Ford v Ferrari
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Would you give someone you love the “Eternal Sunshine of the Spotless Mind” cure if you could? Meaning, would you erase painful recollections on their behalf, just to take their lifelong ache away? It’s a good question to ponder while settling into Academy Award-nominated filmmaker Ed Perkins’ “Tell Me Who I Am,” which contemplates the function of memory, raising ethical questions around familial honesty and responsibility through the true, yet stranger-than-fiction story of real-life identical twins Alex and Marcus Lewis. While it’s hard to do complete justice to their heartbreaking tale involving a dark, traumatic childhood, Perkins deserves all the credit for treating it with the respect and care that it deserves.
The results are a tad standard from a filmmaking standpoint. In the disciplined fashion of Bart Layton's “The Imposter,” Perkins weaves together reenactments and first-person accounts with little creative risk, seldom reaching the narrative jolts and scale of the superb “Three Identical Strangers,” Tim Wardle’s shocking documentary about identical triplets. But this is a different, more intimate kind of movie, with a cumulative emotional impact that is nothing short of devastating. Know that there will be major spoilers ahead; one can’t write about “Tell Me Who I Am” without getting into the details of what the Lewis siblings, well into their 50s now, have endured both as kids and adults grappling with survival wounds. The brothers were born and raised in a town right outside of London and were shaken to their core when the 18-year-old Alex had a near-fatal motorcycle accident in 1982, waking up from his prolonged coma to remember nothing and no one but his brother Marcus.
It was a new start for Alex, with the unplanned parental duties of re-teaching him everything falling onto his other half. For the next decade and change, Marcus would take Alex under his wing, educating the adult newborn on things he forgot, from the most basic to the most complex. But more importantly, he would reconstruct his brother’s sense of identity by reminding him about their mutual history brick by brick—a happy, ordinary childhood full of rosy days, family vacations and such, always with their mother Jill by their side. Marcus built it all from the ground up like a carefully curated instagram feed for his brother. Except, it was all a lie, told with humanly intuitions guided by love, through instincts both protective and therapeutic. The truth came much later when the hard-partying, hardcore hoarder Jill died of cancer in 1995, leaving her sons with a massive home filled with layers and layers of revelations, much different than the dust-pink social media-esque scroll Alex was made to browse and accept.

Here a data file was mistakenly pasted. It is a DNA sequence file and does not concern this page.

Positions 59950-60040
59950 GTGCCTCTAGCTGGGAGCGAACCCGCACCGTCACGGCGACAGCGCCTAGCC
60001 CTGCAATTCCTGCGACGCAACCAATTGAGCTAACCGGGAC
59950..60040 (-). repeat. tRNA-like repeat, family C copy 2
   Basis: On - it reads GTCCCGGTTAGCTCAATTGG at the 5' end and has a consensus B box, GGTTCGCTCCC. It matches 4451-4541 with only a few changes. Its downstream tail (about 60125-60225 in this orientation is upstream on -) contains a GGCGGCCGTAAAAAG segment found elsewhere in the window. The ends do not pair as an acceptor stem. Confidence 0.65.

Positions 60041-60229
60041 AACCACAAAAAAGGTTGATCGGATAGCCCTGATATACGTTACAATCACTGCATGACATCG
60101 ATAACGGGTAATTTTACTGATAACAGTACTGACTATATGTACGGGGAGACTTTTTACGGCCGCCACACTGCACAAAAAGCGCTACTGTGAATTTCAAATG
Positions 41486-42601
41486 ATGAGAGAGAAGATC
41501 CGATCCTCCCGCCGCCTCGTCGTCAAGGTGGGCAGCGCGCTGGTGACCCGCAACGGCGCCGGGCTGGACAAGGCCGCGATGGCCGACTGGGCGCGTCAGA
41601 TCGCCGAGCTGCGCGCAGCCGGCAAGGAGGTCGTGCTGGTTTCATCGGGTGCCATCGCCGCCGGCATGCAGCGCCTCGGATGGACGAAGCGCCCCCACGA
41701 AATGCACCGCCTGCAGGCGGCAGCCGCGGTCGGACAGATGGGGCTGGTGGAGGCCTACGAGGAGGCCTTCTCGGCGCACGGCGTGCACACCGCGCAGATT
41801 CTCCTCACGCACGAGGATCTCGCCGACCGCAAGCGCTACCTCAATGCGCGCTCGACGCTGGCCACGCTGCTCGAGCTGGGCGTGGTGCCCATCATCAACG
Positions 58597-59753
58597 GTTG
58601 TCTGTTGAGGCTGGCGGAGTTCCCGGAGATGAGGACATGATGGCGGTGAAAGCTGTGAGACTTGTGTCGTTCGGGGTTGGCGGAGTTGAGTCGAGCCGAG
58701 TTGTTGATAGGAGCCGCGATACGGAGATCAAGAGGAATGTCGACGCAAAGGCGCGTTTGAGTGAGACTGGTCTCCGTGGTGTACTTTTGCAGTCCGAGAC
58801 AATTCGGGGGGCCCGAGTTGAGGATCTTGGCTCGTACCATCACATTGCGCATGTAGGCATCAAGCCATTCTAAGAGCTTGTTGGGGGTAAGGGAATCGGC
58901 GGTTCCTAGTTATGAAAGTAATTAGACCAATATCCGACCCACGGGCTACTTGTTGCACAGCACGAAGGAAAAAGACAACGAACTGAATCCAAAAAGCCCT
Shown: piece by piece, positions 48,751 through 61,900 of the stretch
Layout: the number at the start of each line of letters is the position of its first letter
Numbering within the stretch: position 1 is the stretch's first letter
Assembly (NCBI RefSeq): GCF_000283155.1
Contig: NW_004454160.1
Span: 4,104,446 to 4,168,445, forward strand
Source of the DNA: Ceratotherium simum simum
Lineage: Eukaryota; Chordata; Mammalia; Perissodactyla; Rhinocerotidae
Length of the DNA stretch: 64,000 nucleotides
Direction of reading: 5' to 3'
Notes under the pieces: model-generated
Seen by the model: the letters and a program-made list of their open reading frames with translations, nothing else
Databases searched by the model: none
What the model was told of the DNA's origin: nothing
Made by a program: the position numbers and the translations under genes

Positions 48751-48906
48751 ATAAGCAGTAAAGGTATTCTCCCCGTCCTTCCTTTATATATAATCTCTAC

Revealing these appalling facts like the pieces of a puzzle in a thriller, Perkins recreates segments of the two men’s childhood home and gives us distressing glimpses of objects, the most upsetting of them (at least for a short while) being Christmas and birthday presents the brothers never got to open in their youth. But then a more troubling, even sickening, item appears—a photo of Alex and Marcus as fully naked young kids, with their heads cut off. This particular discovery leads the already suspicious Alex to ask the inevitable tough question. He learns (as we do), that Jill had abused them sexually for years, and also enabled others in her circle to routinely rape her sons. Spelled out by the film in disturbing yet necessary detail, the grim reality sends the then thirty-something Alex off to yet another journey of self-rediscovery. But this time, with the lack of a clean slate, the work required from him would be much harder. How would one cope with something so hurtful, and move forward in life knowing that his most trusted ally has been lying to him all these years?
Having jointly published a memoir back in 2012, the twins have already been on a long, undoubtedly arduous journey of understanding and forgiveness to find some semblance of closure. So when they sit face to face in “Tell Me Who I Am,” and decide there wouldn’t be any more lies between them, there is a detectable layer of artificiality in their manners—it’s not really a resolution we’re witnessing in real-time. Still, their tangible shared pain quickly turns an awkward performativeness into a most genuine therapy session, one that is both disarming and uplifting to observe. Unsurprisingly, you root for Alex, feeling his hurt and loneliness. And along the way, you hold Marcus just as dear, realizing the alternate reality he created for his brother was both an act of love and a tactic of survival. Perkins’ greatest feat as a filmmaker is gently guiding the viewer to that mutual place of understanding.
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